Instead of a single event, other therapists experienced a series of slipups. “My biggest mistakes are a pattern of being judgmental of other’s choices when I don’t have all of the information. I’m sure I’ve missed many opportunities to get to know someone or missed opportunities to learn something new because I felt uncomfortable or made snap judgments,” said Julie de Azevedo Hanks, LCSW, a relationship expert and author of The Burnout Cure: An Emotional Survival Guide for Overwhelmed Women.
Today, she’s learned that everyone has a compelling story, and everyone has something to teach us, too.
For clinical psychologist Christina Hibbert, PsyD, her biggest mistakes revolve around holding onto anger, pride or fear, particularly with her family. She’s learned to recognize these moments and correct them.
“The sooner I correct [my mistake], the less pain and trouble I cause myself and my loved ones. I am much quicker to forgive — myself and others.”
In the past, clinical psychologist Deborah Serani, PsyD, relied on others for her happiness. “I’d look to friends and family to make social plans or create a supportive network. I’d consider other’s needs sometimes before my own needs.” This didn’t bring happiness. Instead, it led to a sense of dependency and helplessness.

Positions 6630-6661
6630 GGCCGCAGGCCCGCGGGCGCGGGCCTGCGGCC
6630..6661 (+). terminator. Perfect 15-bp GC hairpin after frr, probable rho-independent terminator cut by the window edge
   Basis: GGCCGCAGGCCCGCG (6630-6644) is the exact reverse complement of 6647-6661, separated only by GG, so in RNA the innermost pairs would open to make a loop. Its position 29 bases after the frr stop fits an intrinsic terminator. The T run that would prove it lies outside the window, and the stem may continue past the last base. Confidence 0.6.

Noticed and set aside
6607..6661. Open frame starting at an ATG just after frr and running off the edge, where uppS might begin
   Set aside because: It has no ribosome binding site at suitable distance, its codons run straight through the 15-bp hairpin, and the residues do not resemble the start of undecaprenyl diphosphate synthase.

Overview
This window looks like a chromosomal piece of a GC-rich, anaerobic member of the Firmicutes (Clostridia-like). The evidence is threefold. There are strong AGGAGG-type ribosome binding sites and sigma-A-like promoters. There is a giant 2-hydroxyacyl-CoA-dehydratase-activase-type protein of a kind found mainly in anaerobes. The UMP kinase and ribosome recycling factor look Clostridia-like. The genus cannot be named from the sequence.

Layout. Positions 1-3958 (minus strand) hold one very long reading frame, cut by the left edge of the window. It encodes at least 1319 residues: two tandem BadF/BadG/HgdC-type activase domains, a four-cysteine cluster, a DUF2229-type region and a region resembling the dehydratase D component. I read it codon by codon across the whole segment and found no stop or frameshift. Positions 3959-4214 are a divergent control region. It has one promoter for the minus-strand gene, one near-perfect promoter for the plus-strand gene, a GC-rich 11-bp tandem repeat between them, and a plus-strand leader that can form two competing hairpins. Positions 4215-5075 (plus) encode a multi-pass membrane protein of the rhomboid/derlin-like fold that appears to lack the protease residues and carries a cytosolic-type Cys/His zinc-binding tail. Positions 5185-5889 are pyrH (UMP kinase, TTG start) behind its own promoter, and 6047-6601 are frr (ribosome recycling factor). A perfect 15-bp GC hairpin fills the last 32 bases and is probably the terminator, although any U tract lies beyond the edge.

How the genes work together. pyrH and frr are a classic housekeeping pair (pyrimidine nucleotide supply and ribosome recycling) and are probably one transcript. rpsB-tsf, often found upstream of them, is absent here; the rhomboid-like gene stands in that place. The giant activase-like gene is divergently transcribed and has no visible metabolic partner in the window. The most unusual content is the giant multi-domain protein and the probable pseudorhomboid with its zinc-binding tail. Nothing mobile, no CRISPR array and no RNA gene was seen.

Over time Serani realized that the key to happiness lies within herself. “[I realized that] relying on others to do that was a clear and fast way to be disappointed. Once I learned how to get in touch with my feelings and thoughts, I found greater ease in being happy with my life.”
Learning From Your Mistakes
We also asked clinicians about their tips for learning from mistakes. They shared these suggestions:
- “Don’t ruminate about the shoulda/coulda/woulda’s. Understand we are all human and works in progress,” said Marter, who also writes the Psych Central blogs The Psychology of Success and First Comes Love: Relationship Solutions for Parents.
- “Let go of needing to be right or to prove that your choices or view are ‘right’ is the best way to learn from mistakes and missteps. Be open to learning from everyone you meet,” said Hanks, who pens the blog Private Practice Toolbox.
- Accept what is, which is the foundation of growth, Hibbert said. As she writes in her memoir This is How We Grow: “It doesn’t mean we always like how things are or agree with how they are. It simply means we are no longer willing to engage in a war with ourselves over how things are.”
- Learn more about your mistakes. Serani suggested asking yourself questions such as: “Why do I do this so often? What I am afraid of? What would I do if there weren’t any limits?”
- Do the opposite. For instance, Serani, also author of two books on depression, learned that seeing what others were doing for the weekend made her feel lonely and isolated. So she started doing the opposite. “I made plans and reached out, saying, ‘I’m calling to see if you want to go the movies Saturday?’”
- Keep practicing, and practicing. “Once you’ve learned how to shift your behavior from your mistakes, give yourself time to practice this new way of living,” Serani said. It took time for her to become more independent. In fact, at first, it seemed utterly impossible. “…[B]ut taking little steps made my goal attainable.”
We often have a visceral reaction to our mistakes — one that doesn’t feel very good. But, as Serani said, “The only way we learn, grow and evolve is from our mistakes.” Viewing mistakes from this perspective can be your first step along that path.